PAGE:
Measurement of Collagen and Smooth Muscle Cell Content in Atherosclerotic Plaques Using Polarization-sensitive Optical Coherence Tomography
Journal of the American College of Cardiology. Apr, 2007 | Pubmed ID: 17397678
The purpose of this study was to investigate the measurement of collagen and smooth muscle cell (SMC) content in atherosclerotic plaques using polarization-sensitive optical coherence tomography (PSOCT).
Optics Express. Jul, 2007 | Pubmed ID: 19547251
We designed and constructed a single-fiber-optic confocal microscope (SFCM) with a microelectromechanical system (MEMS) scanner and a miniature objective lens. Axial and lateral resolution values for the system were experimentally measured to be 9.55 mum and 0.83 mum respectively, in good agreement with theoretical predictions. Reflectance images were acquired at a rate of 8 frames per second, over a 140 mum x 70 mum field-of-view. In anticipation of future applications in oral cancer detection, we imaged ex vivo and in vivo human oral tissue with the SFCM, demonstrating the ability of the system to resolve cellular detail.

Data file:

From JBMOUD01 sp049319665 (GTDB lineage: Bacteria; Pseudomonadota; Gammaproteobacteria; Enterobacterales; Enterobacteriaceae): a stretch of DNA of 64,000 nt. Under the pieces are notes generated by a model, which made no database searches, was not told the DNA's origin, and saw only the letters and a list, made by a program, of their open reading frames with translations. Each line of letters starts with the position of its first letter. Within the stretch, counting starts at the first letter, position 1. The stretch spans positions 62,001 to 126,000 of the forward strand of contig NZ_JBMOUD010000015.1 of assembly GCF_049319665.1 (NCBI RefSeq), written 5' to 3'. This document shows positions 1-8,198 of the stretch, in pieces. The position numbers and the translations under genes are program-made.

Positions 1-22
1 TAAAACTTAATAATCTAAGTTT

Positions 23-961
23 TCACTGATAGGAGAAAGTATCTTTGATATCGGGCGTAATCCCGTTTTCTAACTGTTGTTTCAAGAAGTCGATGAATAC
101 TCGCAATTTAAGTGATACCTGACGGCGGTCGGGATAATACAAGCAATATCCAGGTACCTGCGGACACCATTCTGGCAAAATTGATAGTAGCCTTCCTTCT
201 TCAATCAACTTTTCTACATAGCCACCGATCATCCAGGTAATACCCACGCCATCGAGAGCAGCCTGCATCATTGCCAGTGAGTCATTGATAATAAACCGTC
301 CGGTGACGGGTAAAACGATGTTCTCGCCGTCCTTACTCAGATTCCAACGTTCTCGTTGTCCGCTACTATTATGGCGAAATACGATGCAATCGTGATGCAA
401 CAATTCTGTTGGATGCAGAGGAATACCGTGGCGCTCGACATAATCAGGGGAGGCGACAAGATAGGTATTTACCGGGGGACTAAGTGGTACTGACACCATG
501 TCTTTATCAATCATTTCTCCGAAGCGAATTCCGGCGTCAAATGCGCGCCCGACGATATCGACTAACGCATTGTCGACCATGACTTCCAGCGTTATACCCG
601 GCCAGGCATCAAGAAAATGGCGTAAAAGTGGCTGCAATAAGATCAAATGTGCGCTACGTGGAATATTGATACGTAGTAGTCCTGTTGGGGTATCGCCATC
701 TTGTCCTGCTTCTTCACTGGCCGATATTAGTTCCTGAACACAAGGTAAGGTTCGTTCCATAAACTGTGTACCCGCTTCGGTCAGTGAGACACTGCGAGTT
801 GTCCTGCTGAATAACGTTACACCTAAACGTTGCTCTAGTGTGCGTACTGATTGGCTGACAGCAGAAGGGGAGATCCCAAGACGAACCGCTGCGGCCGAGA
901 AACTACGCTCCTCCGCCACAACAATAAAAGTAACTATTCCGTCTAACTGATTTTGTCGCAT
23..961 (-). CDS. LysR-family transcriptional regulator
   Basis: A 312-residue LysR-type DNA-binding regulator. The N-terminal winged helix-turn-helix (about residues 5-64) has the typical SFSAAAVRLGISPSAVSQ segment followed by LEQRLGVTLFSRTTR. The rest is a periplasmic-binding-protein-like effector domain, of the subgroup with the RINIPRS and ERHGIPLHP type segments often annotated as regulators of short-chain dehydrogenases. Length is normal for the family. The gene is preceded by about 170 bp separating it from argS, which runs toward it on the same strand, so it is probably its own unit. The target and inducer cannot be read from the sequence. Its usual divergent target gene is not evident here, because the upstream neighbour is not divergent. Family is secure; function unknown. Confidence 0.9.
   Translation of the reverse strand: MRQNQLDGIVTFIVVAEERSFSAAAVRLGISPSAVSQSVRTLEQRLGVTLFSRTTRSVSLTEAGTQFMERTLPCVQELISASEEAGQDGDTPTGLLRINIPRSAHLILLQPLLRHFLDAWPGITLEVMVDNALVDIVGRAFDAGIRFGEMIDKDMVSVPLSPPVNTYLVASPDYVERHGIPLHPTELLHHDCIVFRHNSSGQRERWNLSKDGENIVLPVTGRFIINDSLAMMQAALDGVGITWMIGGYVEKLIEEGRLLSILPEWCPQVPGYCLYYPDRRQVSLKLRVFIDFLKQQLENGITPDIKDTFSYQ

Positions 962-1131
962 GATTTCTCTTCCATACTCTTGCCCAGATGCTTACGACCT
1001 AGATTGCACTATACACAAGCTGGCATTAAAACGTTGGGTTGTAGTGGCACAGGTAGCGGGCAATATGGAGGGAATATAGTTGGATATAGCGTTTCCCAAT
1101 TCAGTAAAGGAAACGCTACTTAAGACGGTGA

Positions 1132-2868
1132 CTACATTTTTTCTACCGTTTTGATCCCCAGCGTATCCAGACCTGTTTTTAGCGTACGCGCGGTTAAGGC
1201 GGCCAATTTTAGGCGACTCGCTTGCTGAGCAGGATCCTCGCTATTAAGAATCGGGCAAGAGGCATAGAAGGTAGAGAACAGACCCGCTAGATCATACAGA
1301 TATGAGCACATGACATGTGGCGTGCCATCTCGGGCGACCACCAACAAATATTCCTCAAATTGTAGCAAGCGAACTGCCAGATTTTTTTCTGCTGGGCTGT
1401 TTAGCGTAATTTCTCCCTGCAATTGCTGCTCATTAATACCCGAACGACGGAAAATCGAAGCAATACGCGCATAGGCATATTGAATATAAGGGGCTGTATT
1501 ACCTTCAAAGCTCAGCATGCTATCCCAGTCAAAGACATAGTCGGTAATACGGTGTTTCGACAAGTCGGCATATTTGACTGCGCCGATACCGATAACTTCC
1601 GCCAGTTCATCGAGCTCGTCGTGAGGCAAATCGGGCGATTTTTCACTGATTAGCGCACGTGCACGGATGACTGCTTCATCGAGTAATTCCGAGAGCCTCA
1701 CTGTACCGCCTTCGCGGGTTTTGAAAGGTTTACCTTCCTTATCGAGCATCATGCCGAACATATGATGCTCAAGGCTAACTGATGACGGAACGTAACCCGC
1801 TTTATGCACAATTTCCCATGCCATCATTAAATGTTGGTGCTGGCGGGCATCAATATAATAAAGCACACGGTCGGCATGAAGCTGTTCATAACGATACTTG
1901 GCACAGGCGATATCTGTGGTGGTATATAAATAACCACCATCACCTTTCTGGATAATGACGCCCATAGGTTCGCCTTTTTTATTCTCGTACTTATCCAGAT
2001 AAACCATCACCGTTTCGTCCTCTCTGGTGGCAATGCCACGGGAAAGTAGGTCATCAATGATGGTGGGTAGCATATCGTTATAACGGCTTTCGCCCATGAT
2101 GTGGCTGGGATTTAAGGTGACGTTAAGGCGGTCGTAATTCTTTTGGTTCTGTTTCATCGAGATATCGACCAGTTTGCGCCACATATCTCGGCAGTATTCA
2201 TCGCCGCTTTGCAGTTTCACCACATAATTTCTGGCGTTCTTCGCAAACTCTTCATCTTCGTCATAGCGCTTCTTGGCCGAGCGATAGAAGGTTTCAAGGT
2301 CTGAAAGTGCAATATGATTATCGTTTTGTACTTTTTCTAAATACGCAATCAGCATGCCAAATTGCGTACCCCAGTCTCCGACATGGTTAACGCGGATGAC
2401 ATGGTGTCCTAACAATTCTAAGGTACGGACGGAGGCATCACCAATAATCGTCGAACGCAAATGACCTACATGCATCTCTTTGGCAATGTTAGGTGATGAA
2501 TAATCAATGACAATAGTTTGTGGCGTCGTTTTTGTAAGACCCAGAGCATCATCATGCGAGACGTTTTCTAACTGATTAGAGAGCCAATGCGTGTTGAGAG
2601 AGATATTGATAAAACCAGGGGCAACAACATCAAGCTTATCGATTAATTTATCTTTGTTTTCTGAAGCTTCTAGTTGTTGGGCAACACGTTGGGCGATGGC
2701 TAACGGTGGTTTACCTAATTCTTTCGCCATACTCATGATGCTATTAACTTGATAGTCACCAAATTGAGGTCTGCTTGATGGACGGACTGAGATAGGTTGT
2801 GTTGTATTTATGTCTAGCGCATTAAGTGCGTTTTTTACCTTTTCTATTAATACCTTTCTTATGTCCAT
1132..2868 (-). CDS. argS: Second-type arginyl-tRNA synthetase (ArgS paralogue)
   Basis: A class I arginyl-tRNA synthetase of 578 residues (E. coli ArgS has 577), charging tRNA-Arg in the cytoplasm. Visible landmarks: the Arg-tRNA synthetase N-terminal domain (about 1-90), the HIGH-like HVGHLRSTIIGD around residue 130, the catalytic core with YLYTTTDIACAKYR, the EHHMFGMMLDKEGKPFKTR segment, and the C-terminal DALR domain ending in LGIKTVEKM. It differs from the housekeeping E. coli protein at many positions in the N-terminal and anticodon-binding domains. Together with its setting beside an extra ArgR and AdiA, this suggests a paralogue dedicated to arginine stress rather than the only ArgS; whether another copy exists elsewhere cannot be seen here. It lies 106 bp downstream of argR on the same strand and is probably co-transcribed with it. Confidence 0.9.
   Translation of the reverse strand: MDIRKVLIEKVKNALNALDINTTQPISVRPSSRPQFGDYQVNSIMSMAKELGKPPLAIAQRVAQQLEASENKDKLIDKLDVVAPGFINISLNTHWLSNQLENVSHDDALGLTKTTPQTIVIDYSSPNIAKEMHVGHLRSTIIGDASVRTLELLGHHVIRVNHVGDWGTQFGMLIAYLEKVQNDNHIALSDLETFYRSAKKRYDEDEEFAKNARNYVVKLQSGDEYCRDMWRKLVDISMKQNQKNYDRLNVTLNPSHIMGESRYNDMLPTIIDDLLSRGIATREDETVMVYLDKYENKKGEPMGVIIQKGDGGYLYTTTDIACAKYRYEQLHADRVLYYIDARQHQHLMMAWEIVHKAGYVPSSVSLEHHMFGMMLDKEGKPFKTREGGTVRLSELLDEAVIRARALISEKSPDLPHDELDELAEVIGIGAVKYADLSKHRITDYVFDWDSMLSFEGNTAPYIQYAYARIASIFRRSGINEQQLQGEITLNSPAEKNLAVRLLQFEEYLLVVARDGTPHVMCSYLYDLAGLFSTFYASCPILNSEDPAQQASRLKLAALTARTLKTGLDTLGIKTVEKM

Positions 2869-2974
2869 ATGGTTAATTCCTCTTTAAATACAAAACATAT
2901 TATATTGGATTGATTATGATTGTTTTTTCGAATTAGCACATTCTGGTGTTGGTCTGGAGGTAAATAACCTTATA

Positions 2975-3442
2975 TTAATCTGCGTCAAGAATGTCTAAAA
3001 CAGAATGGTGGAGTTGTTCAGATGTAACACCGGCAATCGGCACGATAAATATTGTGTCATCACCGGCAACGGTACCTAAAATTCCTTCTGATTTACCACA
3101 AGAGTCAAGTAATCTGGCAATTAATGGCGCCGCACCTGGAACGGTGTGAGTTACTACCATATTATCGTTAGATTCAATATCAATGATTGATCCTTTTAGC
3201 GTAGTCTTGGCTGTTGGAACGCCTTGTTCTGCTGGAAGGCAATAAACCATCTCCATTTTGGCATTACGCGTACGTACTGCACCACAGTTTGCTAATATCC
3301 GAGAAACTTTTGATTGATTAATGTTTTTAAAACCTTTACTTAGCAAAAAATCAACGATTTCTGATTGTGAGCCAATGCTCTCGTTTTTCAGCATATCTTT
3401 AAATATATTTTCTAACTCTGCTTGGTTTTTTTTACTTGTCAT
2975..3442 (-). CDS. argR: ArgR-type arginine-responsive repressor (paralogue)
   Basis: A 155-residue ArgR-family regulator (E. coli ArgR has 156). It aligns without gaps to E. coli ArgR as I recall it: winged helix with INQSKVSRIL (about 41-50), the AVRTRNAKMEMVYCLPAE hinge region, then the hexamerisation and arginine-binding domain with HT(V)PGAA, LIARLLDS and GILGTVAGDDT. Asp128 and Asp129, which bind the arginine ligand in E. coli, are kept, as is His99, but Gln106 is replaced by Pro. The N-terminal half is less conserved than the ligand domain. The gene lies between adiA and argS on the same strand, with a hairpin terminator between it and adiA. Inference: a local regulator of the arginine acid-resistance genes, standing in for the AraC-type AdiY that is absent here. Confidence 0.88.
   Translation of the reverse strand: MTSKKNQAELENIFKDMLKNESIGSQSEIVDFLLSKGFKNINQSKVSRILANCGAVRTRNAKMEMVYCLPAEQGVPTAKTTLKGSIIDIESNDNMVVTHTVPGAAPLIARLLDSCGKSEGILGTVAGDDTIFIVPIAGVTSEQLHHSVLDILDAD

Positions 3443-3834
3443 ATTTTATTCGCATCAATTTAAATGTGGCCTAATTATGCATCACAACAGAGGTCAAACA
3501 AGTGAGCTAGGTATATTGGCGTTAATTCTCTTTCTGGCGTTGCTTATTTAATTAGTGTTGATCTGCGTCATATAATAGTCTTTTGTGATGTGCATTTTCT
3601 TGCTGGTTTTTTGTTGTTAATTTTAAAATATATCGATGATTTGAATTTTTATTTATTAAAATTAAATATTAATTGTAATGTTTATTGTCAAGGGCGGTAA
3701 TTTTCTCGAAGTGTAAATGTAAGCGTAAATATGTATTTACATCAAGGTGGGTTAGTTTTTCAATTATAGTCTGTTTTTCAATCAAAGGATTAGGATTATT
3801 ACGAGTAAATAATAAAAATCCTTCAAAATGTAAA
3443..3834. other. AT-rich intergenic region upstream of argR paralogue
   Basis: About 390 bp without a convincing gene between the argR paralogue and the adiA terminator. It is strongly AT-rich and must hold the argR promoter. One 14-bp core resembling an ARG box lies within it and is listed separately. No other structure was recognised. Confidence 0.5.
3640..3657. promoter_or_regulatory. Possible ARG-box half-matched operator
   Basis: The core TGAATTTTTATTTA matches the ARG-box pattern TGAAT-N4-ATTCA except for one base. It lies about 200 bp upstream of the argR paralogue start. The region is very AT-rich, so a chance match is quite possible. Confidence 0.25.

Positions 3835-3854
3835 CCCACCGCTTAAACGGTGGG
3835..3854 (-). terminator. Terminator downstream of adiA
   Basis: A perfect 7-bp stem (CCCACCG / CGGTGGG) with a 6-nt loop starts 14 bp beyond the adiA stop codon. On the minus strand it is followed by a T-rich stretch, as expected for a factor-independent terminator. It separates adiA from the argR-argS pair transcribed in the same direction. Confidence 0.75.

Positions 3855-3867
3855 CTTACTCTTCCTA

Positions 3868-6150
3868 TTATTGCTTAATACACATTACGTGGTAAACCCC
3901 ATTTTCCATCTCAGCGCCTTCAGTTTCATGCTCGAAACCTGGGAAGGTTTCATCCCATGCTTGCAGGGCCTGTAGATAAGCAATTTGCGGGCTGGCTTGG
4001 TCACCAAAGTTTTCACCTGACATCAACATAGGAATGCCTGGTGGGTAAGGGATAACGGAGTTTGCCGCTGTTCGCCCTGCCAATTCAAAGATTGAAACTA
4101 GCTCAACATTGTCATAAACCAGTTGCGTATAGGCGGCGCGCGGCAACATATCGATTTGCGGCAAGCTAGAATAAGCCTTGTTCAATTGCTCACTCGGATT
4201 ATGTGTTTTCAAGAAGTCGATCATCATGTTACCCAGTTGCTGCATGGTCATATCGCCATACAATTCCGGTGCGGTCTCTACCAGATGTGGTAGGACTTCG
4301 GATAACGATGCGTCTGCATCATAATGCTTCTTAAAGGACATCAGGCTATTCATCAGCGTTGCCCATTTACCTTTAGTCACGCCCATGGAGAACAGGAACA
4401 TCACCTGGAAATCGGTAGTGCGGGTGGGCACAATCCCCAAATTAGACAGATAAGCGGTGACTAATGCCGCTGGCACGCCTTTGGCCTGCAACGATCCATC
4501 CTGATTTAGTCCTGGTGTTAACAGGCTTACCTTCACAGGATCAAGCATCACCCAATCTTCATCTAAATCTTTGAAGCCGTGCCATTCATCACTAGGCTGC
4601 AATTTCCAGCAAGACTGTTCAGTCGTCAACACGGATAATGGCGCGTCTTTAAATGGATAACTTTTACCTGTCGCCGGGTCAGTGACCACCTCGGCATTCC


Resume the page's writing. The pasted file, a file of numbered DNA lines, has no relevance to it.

Optics Express. Dec, 2007 | Pubmed ID: 19550931